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Large language models (LLMs) have been shown to be able to perform new tasks based on a few demonstrations or natural language instructions. While these capabilities have led to widespread adoption, most LLMs are developed by resource-rich organizations and are frequently kept from the public. As a step towards democratizing this powerful technology, we present BLOOM, a 176B-parameter open-access language model designed and built thanks to a collaboration of hundreds of researchers. BLOOM is a decoder-only Transformer language model that was trained on the ROOTS corpus, a dataset comprising hundreds of sources in 46 natural and 13 programming languages (59 in total). We find that BLOOM achieves competitive performance on a wide variety of benchmarks, with stronger results after undergoing multitask prompted finetuning. To facilitate future research and applications using LLMs, we publicly release our models and code under the Responsible AI License.
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With the spread of tampered images, locating the tampered regions in digital images has drawn increasing attention. The existing image tampering localization methods, however, suffer from severe performance degradation when the tampered images are subjected to some post-processing, as the tampering traces would be distorted by the post-processing operations. The poor robustness against post-processing has become a bottleneck for the practical applications of image tampering localization techniques. In order to address this issue, this paper proposes a novel restoration-assisted framework for image tampering localization (ReLoc). The ReLoc framework mainly consists of an image restoration module and a tampering localization module. The key idea of ReLoc is to use the restoration module to recover a high-quality counterpart of the distorted tampered image, such that the distorted tampering traces can be re-enhanced, facilitating the tampering localization module to identify the tampered regions. To achieve this, the restoration module is optimized not only with the conventional constraints on image visual quality but also with a forensics-oriented objective function. Furthermore, the restoration module and the localization module are trained alternately, which can stabilize the training process and is beneficial for improving the performance. The proposed framework is evaluated by fighting against JPEG compression, the most commonly used post-processing. Extensive experimental results show that ReLoc can significantly improve the robustness against JPEG compression. The restoration module in a well-trained ReLoc model is transferable. Namely, it is still effective when being directly deployed with another tampering localization module.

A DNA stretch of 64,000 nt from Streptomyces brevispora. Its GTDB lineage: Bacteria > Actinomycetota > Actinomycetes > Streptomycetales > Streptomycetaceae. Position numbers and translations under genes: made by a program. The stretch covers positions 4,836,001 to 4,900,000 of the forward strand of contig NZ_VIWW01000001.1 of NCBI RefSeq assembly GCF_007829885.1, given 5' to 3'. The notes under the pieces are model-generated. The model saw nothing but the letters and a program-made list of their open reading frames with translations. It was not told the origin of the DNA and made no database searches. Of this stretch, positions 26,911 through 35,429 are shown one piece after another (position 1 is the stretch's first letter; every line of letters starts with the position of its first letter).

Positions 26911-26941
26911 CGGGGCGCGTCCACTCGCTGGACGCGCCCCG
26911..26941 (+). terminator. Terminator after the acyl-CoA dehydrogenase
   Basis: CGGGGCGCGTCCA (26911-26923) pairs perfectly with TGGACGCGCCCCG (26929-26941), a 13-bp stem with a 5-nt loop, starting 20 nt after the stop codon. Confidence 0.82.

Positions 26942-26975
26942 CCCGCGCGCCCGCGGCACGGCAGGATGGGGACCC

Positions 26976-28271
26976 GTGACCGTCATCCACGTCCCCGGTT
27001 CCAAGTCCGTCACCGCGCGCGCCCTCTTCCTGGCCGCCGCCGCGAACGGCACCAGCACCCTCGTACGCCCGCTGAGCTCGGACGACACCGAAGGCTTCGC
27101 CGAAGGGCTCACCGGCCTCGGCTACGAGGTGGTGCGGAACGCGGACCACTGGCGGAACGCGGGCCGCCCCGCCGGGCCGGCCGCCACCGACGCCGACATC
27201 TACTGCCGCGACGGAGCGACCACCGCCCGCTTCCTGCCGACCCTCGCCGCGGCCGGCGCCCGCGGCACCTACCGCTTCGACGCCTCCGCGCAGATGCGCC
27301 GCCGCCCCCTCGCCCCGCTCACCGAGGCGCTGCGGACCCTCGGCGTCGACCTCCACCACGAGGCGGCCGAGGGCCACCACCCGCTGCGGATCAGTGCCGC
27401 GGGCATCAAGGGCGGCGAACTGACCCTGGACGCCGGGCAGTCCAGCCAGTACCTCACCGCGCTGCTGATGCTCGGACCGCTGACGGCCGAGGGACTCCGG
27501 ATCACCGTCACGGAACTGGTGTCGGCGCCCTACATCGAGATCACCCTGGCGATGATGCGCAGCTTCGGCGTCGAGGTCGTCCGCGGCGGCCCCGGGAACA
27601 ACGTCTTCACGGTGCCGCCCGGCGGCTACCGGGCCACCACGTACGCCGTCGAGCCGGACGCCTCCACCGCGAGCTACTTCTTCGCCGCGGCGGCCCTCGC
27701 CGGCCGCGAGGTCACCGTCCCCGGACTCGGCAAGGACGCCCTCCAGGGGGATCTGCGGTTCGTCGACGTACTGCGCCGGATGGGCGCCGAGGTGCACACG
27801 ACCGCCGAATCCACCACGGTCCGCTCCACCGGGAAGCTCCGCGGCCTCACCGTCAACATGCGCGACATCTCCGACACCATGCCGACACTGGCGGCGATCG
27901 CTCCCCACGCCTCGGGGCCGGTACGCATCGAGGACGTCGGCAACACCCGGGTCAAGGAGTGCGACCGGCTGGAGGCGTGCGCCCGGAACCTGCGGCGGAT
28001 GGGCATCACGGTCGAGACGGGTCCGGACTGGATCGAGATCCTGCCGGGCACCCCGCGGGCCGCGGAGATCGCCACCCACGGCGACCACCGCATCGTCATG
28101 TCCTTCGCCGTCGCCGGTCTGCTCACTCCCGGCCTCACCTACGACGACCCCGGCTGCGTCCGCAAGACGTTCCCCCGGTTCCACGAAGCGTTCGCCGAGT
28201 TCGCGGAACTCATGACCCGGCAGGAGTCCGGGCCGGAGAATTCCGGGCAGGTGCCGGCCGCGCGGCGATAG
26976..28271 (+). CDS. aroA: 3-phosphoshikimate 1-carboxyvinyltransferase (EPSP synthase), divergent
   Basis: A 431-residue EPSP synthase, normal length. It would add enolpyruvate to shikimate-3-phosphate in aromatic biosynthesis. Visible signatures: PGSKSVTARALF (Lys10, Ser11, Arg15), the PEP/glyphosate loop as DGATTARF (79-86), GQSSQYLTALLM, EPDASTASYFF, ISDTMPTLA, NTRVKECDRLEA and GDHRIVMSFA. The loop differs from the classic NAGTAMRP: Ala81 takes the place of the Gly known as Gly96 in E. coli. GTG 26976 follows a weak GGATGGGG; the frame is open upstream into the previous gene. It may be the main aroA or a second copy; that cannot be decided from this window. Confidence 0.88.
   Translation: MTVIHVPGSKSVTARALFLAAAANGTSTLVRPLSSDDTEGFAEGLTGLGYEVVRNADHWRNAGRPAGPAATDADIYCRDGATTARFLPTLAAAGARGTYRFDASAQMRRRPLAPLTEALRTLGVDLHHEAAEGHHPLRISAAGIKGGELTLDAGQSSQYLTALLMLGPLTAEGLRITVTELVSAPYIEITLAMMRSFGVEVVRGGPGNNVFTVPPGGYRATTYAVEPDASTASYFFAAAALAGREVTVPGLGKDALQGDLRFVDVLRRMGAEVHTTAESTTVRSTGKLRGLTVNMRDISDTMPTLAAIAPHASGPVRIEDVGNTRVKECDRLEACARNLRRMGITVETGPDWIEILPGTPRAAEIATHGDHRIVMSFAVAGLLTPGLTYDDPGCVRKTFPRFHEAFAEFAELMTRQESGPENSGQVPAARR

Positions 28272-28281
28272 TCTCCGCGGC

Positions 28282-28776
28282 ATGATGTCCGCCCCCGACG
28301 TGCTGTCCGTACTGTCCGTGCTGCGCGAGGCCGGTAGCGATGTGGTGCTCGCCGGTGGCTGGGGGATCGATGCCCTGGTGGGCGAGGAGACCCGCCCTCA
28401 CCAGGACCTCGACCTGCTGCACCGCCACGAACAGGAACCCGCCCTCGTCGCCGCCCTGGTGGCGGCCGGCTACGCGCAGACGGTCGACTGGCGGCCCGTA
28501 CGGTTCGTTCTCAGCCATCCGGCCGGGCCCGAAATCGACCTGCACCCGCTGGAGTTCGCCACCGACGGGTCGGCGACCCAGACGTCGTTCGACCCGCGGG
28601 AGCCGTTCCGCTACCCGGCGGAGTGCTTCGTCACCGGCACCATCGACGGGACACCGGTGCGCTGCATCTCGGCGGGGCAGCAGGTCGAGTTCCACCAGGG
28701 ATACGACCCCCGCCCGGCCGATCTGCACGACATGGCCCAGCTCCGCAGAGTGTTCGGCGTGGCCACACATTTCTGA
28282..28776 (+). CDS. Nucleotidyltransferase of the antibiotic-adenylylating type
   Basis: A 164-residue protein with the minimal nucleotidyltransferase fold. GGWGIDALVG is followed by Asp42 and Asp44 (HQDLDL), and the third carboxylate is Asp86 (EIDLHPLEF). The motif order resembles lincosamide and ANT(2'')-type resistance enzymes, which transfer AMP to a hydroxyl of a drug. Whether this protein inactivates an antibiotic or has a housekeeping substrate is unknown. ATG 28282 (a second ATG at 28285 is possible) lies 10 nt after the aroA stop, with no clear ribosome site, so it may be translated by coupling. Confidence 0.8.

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In natural language processing (NLP), the context of a word or sentence plays an essential role. Contextual information such as the semantic representation of a passage or historical dialogue forms an essential part of a conversation and a precise understanding of the present phrase or sentence. However, the standard attention mechanisms typically generate weights using query and key but ignore context, forming a Bi-Attention framework, despite their great success in modeling sequence alignment. This Bi-Attention mechanism does not explicitly model the interactions between the contexts, queries and keys of target sequences, missing important contextual information and resulting in poor attention performance. Accordingly, a novel and general triple-attention (Tri-Attention) framework expands the standard Bi-Attention mechanism and explicitly interacts query, key, and context by incorporating context as the third dimension in calculating relevance scores. Four variants of Tri-Attention are generated by expanding the two-dimensional vector-based additive, dot-product, scaled dot-product, and bilinear operations in Bi-Attention to the tensor operations for Tri-Attention. Extensive experiments on three NLP tasks demonstrate that Tri-Attention outperforms about 30 state-of-the-art non-attention, standard Bi-Attention, contextual Bi-Attention approaches and pretrained neural language models1.